The keyboard also has two stands to change the angle the keyboard sits at, which have rubber pads on both the flat and angled configurations to prevent the keyboard from sliding. The wrist rest also fits in nicely and provides comfortable support for the wrists.
Games tested have been Starcraft 2, Skyrim, Team Fortress 2, and Worms Reloaded. Adjusting to the keyboard for typing takes very little time, and noticeably increases the speed at which one can type. This is assuming you are switching from a non-mechanical keyboard, if you already own a mechanical keyboard that uses Black switches, the feeling of typing will be identical. Since key presses are not as distinct as on a keyboard which uses Blue switches, there is a higher rate of error due to accidental key presses, but no more than on any non-mechanical keyboard, and the linear feel of the key presses on the Black switches is vastly superior to typing on any non-mechanical keyboard.
The MEKA G-UNIT software is easy to install and set up. The user is given the option to switch modes, set up macros, change lighting, and use the Instant Shift System (which allows the user to use either the Shift, Ctrl, or Alt key to quickly switch between macro groups and give immediate access to all 60 macro keys).
An interesting ability the user is given in Game Mode is the ability to bind up to 8 regular keys on the keyboard as macros in addition to the dedicated T1-T12 keys. This is what is meant by having 60 macro keys: T1-12, plus 8 bound regular keys equals 20. There are 3 macro groups, so 20 programmable keys makes 60 overall macros available in one profile. Unfortunately the keyboard does not appear to have the ability to save separate profiles other than the macro group. This option would be a welcome addition for gamers who play a multitude of games and would like to have profiles for each one. However, having up to 60 overall programmable keys was more than this reviewer needed, and the limitation did not end up being an issue. The lighting system gives the user a GUI based way to change the settings in the same manner discussed earlier using the brightness key, and also gives the ability to turn on and off backlighting for separate keyboard sections.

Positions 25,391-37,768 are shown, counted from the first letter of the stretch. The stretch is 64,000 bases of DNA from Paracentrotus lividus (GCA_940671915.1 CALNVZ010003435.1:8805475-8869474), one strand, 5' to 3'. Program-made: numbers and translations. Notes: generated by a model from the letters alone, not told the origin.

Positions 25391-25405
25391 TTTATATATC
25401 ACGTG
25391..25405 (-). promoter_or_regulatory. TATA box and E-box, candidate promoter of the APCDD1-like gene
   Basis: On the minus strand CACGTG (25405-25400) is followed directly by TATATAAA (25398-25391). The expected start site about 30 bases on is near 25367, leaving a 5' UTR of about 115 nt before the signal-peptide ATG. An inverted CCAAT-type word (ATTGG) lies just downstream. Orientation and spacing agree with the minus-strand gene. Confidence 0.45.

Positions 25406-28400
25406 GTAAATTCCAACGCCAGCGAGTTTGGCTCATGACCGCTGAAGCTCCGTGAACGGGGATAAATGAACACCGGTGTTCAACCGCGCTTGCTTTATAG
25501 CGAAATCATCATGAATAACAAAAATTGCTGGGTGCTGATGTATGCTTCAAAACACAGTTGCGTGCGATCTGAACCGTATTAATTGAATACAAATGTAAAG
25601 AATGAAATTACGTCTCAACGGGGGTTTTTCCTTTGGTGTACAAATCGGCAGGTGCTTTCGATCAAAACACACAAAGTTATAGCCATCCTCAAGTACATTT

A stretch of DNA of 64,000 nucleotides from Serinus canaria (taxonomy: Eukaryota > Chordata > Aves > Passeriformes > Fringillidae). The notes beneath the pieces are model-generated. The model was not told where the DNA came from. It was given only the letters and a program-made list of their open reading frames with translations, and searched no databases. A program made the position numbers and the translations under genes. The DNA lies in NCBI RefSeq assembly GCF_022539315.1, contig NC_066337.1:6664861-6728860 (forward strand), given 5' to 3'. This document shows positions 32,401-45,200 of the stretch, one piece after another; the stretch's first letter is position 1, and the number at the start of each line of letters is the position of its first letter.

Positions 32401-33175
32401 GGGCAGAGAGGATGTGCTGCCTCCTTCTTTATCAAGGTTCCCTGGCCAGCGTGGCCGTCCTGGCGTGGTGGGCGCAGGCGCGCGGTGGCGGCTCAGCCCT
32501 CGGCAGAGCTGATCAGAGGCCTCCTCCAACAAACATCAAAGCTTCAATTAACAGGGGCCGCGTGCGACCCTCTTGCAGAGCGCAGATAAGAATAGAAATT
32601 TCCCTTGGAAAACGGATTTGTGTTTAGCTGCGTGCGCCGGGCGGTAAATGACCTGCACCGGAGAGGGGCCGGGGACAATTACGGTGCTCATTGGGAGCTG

The foremost issue with the MEKA G-UNIT, at least based on personal experience, is the design decision to use a large Enter key, to move the Backslash key, and to shorten the Right Shift key. This caused frequent typing errors as the right pinky finger is required to move out further in order to reach the Right Shift key. What would often happen is the pinky would instead hit the Backslash key instead of the Shift key, or often hit it instead of the Forward Slash/Question Mark key.
In situations where it was necessary to type a backslash, the Enter key would be pressed accidentally, as that is where the Backslash key is normally located. It should be noted that while this design caused this reviewer much annoyance, it is a matter of personal preference, and others who used the keyboard seemed to adjust to the different design much more easily.
At an expected MSRP of $129.99, this keyboard provides an excellent value given the features. Having backlighting available for the whole keyboard would be a nice touch, but lacking it does not take away from the keyboard’s performance.
Overall, the Thermaltake MEKA G-UNIT is a great keyboard with a humorous name at a decent expected price. Other than a few issues that are simply a matter of personal preference, this keyboard has everything a user could want from a mechanical gaming keyboard.
Given the product quality, we're proudly giving away our Editor's Choice award.